However, it turned out that Fronteers was perhaps the crowd least likely to be amenable to this particular message. When I showed this slide, all hell broke loose:

The condemnation was as swift as it was vocal. Many prominent figures in the web community – Eric Meyer, Sara Soueidan, Jen Simmons – felt compelled not only to disagree with me, but to disagree loudly and publicly. Subtweets and dot-replies ran rampant. As one commentator put it, “you’d swear you had killed a baby panda the way some people react.”

Now, I have nothing against these folks personally. (In fact, I’m a big fan of Jen Simmons’ Web Ahead podcast, and of Sara Soueidan’s articles.) But the fact that their reaction wasn’t just of disagreement but of anger or exasperation is worth dissecting. I believe it harks back to what I said earlier about progressive enhancement being conflated with access – the assumption is that I’m probably just some privileged white dude advocating for a kind of web design that leaves anyone who’s less fortunate out in the cold.

Is that really true, though? Is JavaScript actually harmful for a certain segment of web users? As Jake Archibald pointed out, it’s not really about users who have disabled JavaScript, so who exactly are we helping when we make our websites work without it?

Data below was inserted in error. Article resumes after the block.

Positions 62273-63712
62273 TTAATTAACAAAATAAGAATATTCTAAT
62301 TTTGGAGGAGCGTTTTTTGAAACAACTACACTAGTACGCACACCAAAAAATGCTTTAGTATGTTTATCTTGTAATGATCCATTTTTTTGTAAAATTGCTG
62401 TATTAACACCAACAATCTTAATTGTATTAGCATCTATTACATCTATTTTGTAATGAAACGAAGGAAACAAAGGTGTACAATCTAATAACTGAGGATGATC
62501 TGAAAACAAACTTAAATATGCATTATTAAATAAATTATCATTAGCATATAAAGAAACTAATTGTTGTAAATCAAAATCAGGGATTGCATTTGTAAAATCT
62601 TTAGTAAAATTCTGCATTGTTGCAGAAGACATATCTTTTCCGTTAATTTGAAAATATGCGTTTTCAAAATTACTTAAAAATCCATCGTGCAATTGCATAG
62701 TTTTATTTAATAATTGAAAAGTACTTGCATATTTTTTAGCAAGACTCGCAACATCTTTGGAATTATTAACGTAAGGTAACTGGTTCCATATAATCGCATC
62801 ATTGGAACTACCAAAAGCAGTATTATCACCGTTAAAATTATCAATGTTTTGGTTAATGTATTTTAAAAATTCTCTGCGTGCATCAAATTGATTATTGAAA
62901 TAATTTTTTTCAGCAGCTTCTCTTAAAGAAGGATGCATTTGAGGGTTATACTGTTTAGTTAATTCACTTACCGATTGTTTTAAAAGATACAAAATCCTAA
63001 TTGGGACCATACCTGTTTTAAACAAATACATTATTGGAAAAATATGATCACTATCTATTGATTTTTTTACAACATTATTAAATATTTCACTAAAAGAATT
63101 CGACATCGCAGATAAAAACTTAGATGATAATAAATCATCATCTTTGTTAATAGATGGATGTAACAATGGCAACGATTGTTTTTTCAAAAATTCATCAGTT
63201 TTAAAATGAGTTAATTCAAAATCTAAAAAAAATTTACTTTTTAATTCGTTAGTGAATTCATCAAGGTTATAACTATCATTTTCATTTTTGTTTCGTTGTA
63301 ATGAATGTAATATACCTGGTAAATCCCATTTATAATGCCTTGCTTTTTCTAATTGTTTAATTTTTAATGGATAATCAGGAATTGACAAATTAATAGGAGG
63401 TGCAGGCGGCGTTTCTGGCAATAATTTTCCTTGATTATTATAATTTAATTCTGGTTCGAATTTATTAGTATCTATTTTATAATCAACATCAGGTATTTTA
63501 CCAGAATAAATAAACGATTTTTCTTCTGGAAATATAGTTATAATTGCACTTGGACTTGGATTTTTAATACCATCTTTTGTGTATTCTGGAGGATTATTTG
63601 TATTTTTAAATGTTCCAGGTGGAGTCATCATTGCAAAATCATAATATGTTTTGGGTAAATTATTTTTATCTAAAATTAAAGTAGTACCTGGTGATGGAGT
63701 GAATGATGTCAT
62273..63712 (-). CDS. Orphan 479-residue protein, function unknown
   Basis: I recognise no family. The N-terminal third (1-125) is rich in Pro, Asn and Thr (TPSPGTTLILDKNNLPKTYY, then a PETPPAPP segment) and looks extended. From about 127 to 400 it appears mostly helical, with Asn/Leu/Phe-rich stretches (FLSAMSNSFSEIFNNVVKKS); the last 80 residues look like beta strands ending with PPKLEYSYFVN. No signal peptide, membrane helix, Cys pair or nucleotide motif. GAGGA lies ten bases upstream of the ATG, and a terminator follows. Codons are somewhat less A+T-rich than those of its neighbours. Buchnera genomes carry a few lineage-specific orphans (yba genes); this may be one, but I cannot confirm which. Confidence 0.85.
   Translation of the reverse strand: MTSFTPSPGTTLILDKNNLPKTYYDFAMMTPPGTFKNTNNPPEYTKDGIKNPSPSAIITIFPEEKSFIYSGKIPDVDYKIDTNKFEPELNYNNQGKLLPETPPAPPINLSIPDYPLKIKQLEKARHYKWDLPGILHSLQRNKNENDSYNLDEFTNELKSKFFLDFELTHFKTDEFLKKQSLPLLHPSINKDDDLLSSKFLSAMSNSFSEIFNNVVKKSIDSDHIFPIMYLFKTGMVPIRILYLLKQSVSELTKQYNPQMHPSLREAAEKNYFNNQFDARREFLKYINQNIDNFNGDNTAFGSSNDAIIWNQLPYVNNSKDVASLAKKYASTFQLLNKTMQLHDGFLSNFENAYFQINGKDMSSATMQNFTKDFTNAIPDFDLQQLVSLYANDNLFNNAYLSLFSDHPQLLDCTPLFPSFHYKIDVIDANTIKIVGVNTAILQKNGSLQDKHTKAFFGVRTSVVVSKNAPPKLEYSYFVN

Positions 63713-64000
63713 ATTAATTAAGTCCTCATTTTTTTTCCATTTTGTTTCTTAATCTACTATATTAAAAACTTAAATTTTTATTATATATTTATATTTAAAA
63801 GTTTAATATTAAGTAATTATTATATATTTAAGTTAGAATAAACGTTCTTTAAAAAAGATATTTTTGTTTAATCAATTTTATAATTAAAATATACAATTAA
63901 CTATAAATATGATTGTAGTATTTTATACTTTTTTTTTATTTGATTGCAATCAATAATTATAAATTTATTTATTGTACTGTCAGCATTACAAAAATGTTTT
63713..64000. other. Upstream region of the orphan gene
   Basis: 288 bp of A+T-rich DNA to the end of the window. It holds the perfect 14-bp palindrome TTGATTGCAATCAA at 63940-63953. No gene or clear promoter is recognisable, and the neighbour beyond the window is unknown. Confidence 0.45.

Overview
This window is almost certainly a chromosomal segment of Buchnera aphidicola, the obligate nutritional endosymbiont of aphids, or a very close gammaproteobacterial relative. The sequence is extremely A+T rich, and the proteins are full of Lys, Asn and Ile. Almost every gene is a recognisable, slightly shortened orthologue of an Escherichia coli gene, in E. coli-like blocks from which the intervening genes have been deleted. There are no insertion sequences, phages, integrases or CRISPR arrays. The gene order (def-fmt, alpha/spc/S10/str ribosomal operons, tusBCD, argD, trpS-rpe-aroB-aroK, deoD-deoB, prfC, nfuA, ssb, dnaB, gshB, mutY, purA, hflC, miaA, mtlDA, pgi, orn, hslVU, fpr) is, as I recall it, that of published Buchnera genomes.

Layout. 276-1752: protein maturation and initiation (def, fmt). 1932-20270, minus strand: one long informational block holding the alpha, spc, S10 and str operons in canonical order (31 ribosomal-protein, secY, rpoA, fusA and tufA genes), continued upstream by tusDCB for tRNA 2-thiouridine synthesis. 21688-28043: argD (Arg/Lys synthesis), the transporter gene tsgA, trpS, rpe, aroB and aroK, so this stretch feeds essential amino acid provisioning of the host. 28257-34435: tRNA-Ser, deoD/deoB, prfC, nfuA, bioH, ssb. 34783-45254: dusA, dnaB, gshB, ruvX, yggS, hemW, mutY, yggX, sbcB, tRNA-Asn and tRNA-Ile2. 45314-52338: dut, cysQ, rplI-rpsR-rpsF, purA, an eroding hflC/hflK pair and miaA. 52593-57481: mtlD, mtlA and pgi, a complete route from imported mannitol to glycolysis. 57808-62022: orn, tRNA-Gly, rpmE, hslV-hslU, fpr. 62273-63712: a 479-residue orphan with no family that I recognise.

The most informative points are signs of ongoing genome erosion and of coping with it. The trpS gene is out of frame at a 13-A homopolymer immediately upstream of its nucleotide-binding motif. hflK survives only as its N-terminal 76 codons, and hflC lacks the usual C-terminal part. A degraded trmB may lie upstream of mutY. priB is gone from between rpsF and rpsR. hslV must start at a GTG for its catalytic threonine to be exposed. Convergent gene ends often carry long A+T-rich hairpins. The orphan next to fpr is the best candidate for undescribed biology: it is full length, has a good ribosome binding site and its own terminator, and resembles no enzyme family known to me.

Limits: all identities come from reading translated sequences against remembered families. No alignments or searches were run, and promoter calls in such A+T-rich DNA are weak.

Progressive enhancement for the next billion

Tom Dale (who once famously declared progressive enhancement to be dead, but has softened since then) has a fabulous talk that pretty much cemented my thinking on progressive enhancement, so this next section owes a huge debt to him.

As Benedict Evans has noted, the next billion people who are poised to come online will be using the internet almost exclusively through smartphones. And if Google’s plans with Android One are any indication, then we have a fairly good idea of what kind of devices the “next billion” will be using: